Now this was a serious punishment - the convict's head and hands would be locked in place between wooden boards in public, and he would remain at the mercy of the passers-by. There had been cases of stoning resulting in the blinding or even death of prisoners. Defoe, faced with this terrible possibility, did not panic. He wrote a "Hymn to the Pillory", in which he claimed to be a champion of the downtrodden citizenry campaigning for their right to free speech.
"Actions receive their tincture from the times,
And as they change are virtues made of crimes."
This became so popular that, far from smashing his head in when he was put in the stock, the citizens of London crowded around him, casting flowers upon him, selling his pamphlet in large numbers, and protecting him from the violent elements.

Defoe, despite the brisk sale of his oeuvre, still didn't have enough money to pay the fine, so he was whisked off to Newgate prison once again. This time, however, Queen Anne came to his rescue. She paid his fine, and offered some monies to his family so that they might not want. So taken with him was the Queen that he was offered a post in the government offices. He even became a spy, which just goes to show that in Defoe's case at least, fact was more fabulous than any fiction.

Royal Exchange to Lothbury to Basinghall Street to the Guildhall

In the archives of the Guildhall, one can find the plague records meticulously maintained by the various parishes of the City. St Olave's parish provides an example of the staggering casualties during that terrible year. In August 1664, when the plague began to seethe first, two pages of the church death register were filled with the names of the dead. A year later, ninety-eight pages were filled with the names of the victims. There are about 30 names to a page; evidently, nearly three thousand people perished in just one parish in a single month.

Turn from Gresham Street right onto St Martin le Grand through Postman's Park and Watt's Memorial right onto King Edward Street to Little Britain through Smithfield Market right onto Charterhouse Street and onto Sutton's Hospital at Charterhouse Square

It was estimated that ten percent of London's population of half a million died in the first two months of the plague. By the time it died down, nearly a fifth of the population had been wiped out. People were dying so fast and the survivors so panicked that burials and spiritual support pretty much collapsed. The great plague pits that had been covered up after the previous visitation of the disease were reopened. One of them lies underneath the private garden in the middle of Charterhouse Square. Every night, plague carts plied the streets of the City carting the dead off to be tossed into the pits. During the day, the pits would be covered with lime. Upon hearing the carters' cry "Bring out your dead! Bring out your dead!", families would wrap their dead in cloth and put them on the alleys outside their homes; carcasses of people who died on the street were picked up by the carters. The near and dear of the victims were banned from coming anywhere near the plague pits: many, in their despair, wanted to throw themselves into them and end their misery, but suicide of course was a deadly sin.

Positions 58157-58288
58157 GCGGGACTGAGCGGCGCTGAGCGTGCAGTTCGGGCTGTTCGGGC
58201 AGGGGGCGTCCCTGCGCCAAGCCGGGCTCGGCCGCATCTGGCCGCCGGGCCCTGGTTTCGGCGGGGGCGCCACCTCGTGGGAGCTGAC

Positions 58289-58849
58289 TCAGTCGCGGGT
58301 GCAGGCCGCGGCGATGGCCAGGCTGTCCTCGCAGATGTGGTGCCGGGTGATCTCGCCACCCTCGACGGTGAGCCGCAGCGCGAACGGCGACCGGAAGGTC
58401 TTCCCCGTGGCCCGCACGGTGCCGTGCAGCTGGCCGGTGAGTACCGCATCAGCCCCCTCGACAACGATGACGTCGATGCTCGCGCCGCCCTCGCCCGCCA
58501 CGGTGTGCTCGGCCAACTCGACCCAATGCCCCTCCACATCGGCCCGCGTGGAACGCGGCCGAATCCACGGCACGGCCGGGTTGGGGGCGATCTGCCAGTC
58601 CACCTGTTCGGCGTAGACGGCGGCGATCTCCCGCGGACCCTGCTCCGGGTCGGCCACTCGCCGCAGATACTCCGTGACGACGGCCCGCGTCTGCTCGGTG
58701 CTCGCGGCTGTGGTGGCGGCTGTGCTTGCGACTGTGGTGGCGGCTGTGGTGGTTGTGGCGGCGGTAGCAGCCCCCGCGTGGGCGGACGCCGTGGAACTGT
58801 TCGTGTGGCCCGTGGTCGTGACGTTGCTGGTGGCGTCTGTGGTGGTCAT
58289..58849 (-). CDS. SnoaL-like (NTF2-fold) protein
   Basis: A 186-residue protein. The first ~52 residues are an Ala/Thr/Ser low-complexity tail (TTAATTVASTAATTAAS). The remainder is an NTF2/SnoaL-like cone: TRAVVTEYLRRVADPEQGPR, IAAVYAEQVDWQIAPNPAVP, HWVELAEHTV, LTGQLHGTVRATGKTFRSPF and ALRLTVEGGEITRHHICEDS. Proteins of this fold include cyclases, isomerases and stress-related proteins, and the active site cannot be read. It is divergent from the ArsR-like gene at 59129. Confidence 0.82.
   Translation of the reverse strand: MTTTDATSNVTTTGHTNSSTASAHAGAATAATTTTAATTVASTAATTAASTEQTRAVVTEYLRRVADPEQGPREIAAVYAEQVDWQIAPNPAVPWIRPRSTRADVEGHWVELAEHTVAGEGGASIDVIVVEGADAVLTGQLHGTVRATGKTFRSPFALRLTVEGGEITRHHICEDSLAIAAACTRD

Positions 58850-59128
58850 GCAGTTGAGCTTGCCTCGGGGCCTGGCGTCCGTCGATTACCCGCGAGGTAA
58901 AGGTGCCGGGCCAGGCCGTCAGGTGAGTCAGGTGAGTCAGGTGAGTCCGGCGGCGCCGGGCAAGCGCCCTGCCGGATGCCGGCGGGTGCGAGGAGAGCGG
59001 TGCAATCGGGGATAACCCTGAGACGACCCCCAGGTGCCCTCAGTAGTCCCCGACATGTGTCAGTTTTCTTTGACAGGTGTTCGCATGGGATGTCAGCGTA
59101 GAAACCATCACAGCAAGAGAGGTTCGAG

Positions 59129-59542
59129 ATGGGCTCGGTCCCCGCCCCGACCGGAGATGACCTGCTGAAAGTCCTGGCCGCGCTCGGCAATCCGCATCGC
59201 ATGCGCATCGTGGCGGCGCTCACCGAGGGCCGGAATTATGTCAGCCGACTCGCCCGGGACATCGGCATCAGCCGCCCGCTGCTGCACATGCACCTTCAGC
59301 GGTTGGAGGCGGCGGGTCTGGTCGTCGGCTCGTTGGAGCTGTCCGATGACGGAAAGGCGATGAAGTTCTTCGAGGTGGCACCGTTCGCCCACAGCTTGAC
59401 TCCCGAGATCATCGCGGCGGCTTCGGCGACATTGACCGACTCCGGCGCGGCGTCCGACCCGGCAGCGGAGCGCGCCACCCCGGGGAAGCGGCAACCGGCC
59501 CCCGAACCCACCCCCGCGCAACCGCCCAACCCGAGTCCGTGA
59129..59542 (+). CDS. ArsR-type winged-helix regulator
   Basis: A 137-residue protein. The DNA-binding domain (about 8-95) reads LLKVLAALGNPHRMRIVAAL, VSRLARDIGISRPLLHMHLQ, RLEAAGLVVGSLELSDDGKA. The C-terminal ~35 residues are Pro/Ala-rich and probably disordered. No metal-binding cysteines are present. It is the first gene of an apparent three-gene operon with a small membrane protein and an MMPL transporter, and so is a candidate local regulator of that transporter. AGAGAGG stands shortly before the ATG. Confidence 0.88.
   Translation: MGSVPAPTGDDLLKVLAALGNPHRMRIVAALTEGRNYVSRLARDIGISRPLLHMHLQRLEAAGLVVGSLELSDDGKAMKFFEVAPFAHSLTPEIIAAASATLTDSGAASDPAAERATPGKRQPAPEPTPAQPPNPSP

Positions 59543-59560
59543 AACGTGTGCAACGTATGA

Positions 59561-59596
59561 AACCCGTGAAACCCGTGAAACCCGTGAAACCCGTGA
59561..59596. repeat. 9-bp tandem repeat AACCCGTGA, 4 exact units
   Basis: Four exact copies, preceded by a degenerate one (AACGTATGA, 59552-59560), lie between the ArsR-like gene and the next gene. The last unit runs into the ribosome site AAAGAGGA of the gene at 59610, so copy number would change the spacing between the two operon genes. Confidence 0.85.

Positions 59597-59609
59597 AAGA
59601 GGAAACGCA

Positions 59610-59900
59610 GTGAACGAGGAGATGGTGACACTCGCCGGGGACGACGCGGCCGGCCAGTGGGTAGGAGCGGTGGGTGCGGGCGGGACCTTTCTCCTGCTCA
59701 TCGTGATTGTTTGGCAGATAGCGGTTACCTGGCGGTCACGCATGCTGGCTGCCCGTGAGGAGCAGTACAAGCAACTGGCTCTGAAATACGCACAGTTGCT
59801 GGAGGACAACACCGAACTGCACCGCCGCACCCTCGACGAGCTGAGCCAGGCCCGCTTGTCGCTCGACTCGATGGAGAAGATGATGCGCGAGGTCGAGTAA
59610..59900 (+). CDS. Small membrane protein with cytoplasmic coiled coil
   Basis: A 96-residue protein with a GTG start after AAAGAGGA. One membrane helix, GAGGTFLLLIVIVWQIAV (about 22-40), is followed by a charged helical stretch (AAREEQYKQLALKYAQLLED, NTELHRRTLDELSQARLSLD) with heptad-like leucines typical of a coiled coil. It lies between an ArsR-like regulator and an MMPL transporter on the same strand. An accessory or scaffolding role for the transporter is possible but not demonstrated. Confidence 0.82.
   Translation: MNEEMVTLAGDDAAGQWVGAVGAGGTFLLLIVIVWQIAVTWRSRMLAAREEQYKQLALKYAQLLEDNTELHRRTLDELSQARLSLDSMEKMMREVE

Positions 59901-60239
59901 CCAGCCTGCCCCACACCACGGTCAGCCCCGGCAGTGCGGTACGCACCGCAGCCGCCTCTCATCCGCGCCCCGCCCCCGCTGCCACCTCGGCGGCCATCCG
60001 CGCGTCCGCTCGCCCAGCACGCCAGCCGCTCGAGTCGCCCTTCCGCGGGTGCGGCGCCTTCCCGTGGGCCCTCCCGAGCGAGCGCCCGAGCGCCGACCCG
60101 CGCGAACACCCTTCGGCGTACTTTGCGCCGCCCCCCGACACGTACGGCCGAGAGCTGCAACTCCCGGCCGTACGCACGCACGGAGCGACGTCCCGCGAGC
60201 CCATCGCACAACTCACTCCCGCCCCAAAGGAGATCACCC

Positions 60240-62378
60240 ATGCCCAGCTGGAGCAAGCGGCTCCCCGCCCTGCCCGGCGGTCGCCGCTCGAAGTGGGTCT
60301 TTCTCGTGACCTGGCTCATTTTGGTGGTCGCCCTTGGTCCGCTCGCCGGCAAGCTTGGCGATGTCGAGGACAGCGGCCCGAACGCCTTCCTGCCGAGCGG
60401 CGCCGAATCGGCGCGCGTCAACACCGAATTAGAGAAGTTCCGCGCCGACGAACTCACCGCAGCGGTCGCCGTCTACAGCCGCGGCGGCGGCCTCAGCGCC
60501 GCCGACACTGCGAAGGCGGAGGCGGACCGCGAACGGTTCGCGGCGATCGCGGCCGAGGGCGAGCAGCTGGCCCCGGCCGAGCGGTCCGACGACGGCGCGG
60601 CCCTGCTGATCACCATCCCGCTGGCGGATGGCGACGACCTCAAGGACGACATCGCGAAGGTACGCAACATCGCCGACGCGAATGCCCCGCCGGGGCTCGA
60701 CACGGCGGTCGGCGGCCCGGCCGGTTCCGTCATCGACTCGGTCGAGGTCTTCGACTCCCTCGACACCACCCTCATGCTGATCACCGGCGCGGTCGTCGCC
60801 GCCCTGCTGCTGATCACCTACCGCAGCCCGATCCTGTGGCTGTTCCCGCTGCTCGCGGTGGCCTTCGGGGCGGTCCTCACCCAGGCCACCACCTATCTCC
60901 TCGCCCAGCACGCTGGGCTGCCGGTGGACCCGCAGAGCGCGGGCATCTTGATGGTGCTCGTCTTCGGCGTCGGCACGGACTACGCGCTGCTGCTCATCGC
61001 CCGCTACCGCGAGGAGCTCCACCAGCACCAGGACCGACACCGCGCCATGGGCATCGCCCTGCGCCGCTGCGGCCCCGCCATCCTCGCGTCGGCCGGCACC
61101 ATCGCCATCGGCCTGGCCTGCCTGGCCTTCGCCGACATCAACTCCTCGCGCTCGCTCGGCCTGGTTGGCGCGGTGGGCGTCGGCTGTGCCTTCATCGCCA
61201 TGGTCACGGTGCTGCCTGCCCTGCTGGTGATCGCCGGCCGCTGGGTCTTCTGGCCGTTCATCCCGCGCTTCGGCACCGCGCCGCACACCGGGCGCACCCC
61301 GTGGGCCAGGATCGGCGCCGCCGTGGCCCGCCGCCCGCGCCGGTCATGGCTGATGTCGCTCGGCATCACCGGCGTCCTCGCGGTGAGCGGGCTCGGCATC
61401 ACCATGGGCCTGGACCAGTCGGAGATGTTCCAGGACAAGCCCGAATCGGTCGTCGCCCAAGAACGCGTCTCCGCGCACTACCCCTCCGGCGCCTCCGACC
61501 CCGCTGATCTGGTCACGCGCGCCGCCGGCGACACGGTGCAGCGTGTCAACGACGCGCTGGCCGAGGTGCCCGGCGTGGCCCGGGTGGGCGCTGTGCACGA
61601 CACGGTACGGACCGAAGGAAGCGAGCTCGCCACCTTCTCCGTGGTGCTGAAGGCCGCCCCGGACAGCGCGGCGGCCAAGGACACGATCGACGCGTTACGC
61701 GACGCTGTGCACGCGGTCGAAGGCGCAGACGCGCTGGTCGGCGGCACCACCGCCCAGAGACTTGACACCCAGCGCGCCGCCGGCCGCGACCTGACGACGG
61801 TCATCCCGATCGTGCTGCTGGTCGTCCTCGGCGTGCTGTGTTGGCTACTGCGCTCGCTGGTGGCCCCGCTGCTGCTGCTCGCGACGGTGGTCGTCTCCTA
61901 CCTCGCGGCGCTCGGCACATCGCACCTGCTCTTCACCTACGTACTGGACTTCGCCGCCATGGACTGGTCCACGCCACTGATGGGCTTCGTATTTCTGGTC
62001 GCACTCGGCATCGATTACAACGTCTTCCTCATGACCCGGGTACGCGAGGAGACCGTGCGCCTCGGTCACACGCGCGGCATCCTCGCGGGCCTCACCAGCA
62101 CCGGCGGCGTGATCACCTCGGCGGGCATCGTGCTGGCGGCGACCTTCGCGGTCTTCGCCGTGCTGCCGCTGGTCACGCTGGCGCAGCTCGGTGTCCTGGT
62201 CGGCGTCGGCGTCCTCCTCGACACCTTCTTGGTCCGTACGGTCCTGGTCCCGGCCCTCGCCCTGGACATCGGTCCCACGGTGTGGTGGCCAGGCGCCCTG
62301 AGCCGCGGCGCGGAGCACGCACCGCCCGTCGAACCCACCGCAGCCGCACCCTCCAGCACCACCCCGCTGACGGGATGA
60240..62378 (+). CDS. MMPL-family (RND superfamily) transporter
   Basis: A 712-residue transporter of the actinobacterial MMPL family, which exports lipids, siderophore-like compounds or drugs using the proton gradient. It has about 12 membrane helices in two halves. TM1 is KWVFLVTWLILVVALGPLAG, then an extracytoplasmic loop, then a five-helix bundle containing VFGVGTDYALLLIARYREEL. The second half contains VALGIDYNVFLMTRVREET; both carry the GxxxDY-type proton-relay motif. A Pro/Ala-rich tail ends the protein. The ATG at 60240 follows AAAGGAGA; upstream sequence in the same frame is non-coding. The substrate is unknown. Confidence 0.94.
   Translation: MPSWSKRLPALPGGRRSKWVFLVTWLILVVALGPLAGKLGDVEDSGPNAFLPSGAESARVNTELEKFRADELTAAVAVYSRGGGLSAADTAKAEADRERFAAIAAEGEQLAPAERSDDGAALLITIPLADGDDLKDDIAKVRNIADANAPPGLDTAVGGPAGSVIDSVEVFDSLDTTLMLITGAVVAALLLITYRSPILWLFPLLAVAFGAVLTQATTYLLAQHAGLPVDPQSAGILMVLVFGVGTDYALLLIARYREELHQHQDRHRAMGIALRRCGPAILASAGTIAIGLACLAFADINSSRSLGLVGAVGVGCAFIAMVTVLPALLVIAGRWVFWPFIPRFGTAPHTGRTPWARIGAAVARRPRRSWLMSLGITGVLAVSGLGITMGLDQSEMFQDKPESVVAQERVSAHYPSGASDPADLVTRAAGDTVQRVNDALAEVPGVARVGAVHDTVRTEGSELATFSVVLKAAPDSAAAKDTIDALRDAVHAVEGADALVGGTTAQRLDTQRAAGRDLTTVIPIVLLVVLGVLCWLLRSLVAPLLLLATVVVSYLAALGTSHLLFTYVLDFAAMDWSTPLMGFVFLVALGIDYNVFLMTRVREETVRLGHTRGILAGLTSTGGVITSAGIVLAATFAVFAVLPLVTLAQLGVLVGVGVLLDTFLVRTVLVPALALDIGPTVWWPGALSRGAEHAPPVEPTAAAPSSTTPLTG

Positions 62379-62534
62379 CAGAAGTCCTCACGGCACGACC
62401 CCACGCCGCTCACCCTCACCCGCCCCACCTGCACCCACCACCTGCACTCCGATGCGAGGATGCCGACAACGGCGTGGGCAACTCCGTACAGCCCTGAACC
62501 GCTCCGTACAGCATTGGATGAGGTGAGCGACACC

There is a story of a merry piper who fell asleep, completely drunk, in a street one day, and was picked up by a plague cart. The tale doesn't end unhappily for him, however, as he revived before he was tossed into a pit and avoided the terror of being buried alive and suffocation.

Left onto Carthusian Street and past the Sutton Arms pub (dating from 1611) to Aldersgate Street through the Barbican past Defoe House and Speed House and Bunhill Row into Bunhill Cemetery

What prompted Defoe to write about the Great Plague nearly sixty years after the events he described? It might have been the news of an epidemic raging in France in 1720 that concentrated his mind, fully aware as he was of the extreme contagiousness of the dread disease. As it happened, the plague of 1665 was the last major outbreak of the pestilence in London. Defoe's book remains, however, a superbly detailed and rich account of those terrible times.

Bunhill Cemetery was one of the burial grounds in London for the Dissenters. Daniel Defoe was interred there, as was William Blake. He died a deeply unhappy impoverished man (facing, he wrote, insupportable sorrow) for he was hounded to the end by his creditors. He was buried under another name, possibly to put the creditors off track: they were known to dig up a debtor's body and ransom it for repayment from the grieving family. A collection from the children of London to honour their much-loved writer of Robinson Crusoe raised enough money for a grand obelisk to be erected in his name. Visitors to Bunhill cemetery can still see it today.


1. Daniel Defoe, A Journal of the Plague Year
2. Rules and Orders ... for prevention of the spreading of the Infection of the PLAGUE.
3. Ashley Marshall, The Generic Context of Defoe's The Shortest-Way With the Dissenters and the Problem of Irony, The Review of English Studies, August 4, 2009.